Tooth Cave is one of many caves on the more than 32,000 acres at the Balcones Canyonlands Preserve in western Travis County. The preserve was created in 1996 “as part of the Balcones Canyonlands Conservation Plan to mitigate the development of endangered species habitat in Travis County. The (preserve) was created to protect eight endangered species,” according to an overview of the preserve by Travis County. Those species included two birds (one has since been taken off the federal list of endangered species, though its habitat is still protected at the preserve), according to the overview. The other six species are cave-dwelling invertebrates (“karst invertebrates”) found only in Travis and Williamson counties; these are the Tooth Cave spider, Tooth Cave ground beetle, Tooth Cave pseudoscorpion, Kretschmarr Cave mold beetle, Bee Creek Cave harvestman and Bone Cave harvestman (five are found in Tooth Cave).

The conservation plan was approved by the U.S. Fish and Wildlife Service to protect high-quality habitat for these species at the preserve, said Johanna Arendt, community liaison with Travis County Transportation and Natural Resources.

This conservation plan identified 62 caves — including Tooth Cave — to protect as part of the preserve, which is primarily managed by the city of Austin and Travis County, as well as other partners. These entities have protected 50 of those caves to date and are working to add more to that list, according to Arendt.

But what about those cute crickets? They have a different significance here. They play an important role in determining the health of the caves on the preserve, Clark says.

The county began with quarterly cricket exit counts around 2005, but with more caves acquired, the current biannual counts started around 2010, according to Arendt.

“Cricket counts are a good way to get a good look at the health of the cave without having to go down in there,” Arendt says.

“It is part of our cave monitoring program,” Clark says. “Crickets are major nutrient source to the cave system. ... Essentially, they are a biometric of nutrients put into the system.”

Arendt adds: “The invertebrates that we protect in the cave live their entire lives in the cave. … The crickets go out and they forage, and they eat. ... A lot of species in the cave will eat the cricket themselves; they will eat their eggs and their droppings. So all of those nutrients are essentially from the outside, because those crickets go outside and eat. … By other species eating that cricket, it is taking in the nutrients that the crickets went out and got while it was foraging.”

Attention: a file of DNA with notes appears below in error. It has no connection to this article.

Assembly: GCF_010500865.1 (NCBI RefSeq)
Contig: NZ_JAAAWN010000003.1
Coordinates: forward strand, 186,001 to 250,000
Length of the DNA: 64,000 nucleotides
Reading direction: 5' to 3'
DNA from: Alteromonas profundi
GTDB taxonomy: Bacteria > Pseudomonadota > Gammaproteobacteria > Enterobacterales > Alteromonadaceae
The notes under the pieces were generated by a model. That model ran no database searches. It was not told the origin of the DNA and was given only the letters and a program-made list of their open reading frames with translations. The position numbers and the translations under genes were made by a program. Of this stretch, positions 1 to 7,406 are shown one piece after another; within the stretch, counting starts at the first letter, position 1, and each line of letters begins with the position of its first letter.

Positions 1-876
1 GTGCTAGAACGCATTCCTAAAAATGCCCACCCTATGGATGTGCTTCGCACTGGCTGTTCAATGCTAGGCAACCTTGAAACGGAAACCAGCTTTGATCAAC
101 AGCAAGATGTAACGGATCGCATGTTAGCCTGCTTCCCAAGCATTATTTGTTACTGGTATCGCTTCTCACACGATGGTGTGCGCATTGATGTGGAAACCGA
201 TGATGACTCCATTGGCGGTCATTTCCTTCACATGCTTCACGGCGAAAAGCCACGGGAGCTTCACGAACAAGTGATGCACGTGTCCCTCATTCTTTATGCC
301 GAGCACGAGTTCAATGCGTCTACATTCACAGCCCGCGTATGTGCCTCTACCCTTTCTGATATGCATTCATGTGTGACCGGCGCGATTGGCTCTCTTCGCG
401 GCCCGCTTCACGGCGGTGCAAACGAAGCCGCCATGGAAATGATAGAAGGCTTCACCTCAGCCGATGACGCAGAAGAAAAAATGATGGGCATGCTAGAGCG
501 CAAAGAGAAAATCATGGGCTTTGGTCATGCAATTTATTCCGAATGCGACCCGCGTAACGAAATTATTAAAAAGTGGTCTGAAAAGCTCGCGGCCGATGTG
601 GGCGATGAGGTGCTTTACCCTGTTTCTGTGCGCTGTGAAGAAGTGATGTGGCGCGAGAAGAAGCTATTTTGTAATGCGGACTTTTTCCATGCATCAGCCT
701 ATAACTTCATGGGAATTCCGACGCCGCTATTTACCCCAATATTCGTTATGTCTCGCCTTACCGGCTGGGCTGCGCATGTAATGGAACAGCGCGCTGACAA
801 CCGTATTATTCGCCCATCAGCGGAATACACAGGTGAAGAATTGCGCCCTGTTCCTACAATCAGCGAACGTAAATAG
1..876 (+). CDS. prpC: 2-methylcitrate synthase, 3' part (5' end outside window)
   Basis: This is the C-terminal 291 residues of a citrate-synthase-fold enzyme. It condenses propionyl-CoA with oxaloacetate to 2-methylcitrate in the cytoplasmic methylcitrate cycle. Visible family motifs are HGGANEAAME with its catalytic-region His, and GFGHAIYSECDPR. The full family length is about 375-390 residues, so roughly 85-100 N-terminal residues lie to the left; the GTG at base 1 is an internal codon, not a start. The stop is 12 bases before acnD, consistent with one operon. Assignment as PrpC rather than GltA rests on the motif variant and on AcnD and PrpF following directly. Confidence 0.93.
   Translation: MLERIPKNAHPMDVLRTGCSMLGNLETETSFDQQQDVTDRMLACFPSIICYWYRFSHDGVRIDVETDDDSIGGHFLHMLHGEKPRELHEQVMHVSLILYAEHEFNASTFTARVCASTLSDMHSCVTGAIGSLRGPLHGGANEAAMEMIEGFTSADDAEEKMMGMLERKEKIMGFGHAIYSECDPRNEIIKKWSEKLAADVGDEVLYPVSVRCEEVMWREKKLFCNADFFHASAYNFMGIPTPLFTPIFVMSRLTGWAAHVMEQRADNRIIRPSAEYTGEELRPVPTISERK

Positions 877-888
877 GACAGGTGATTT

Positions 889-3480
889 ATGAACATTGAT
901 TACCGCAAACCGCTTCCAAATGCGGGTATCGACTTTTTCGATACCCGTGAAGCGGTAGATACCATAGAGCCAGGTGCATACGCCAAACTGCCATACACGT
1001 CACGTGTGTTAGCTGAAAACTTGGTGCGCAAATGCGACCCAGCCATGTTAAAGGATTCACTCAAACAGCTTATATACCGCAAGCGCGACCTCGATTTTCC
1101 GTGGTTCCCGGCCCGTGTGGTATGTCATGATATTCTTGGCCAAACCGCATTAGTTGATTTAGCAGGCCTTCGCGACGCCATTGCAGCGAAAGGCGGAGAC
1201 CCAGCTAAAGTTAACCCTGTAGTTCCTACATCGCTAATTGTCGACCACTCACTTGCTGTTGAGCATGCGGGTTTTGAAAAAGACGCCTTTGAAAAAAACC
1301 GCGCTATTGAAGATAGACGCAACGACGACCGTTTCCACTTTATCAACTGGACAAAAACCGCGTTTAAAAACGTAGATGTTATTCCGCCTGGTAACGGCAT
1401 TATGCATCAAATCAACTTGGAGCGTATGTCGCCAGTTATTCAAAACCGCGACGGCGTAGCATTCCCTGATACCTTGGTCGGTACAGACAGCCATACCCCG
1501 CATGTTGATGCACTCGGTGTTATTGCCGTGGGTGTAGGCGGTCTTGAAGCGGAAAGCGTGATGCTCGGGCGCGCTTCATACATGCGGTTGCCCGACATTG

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Admittedly, the counters likely are not going to see each cricket. “It’s more like catching trends,” she says. For example, she says, if 15 crickets emerge during a count, but the count a year previous totaled 1,500 crickets, “that’s an indication there has been some change,” so they would investigate what’s happening.

“It’s a way to check on the cave ecosystem … without disturbing the cave ecosystem by going into the cave,” she says.

In one study, done in Coryell County, crickets were marked with “UV bright paint,” so they could be seen more easily, to determine how far the crickets forage from the cave, Clark says. That study found the distance to be up to about 105 meters (close to 345 feet), Clark said.

Travis County conducts these biannual cricket counts at 11 caves; seven counts are in winter and summer; the others are on a spring/fall schedule, Clark says. In addition, the city of Austin does cricket counts at caves at the preserve, according to Arendt.

“Their program exactly mirrors ours,” Clark says.

Tooth Cave, he says, has five of the six endangered karst invertebrates that are protected on the preserve, as well as three species of concern.

While a cave is “a specific structure, an opening or a void,” Arendt says, a karst system is characterized by caves and sinkholes, and other formations, in limestone.

Setting up and waiting

Tooth Cave, near the intersection of RM 2222 and RM 620, is a short trek behind a tall, locked gate with a “no trespassing” sign. Getting up close requires walking a rough path, over branches and leaves, past wildflowers and cactuses. All this helps to dissuade trespassers, Clark says. That’s a reason for the steel barrier covering the cave opening, he says, and specific cave locations aren’t given out.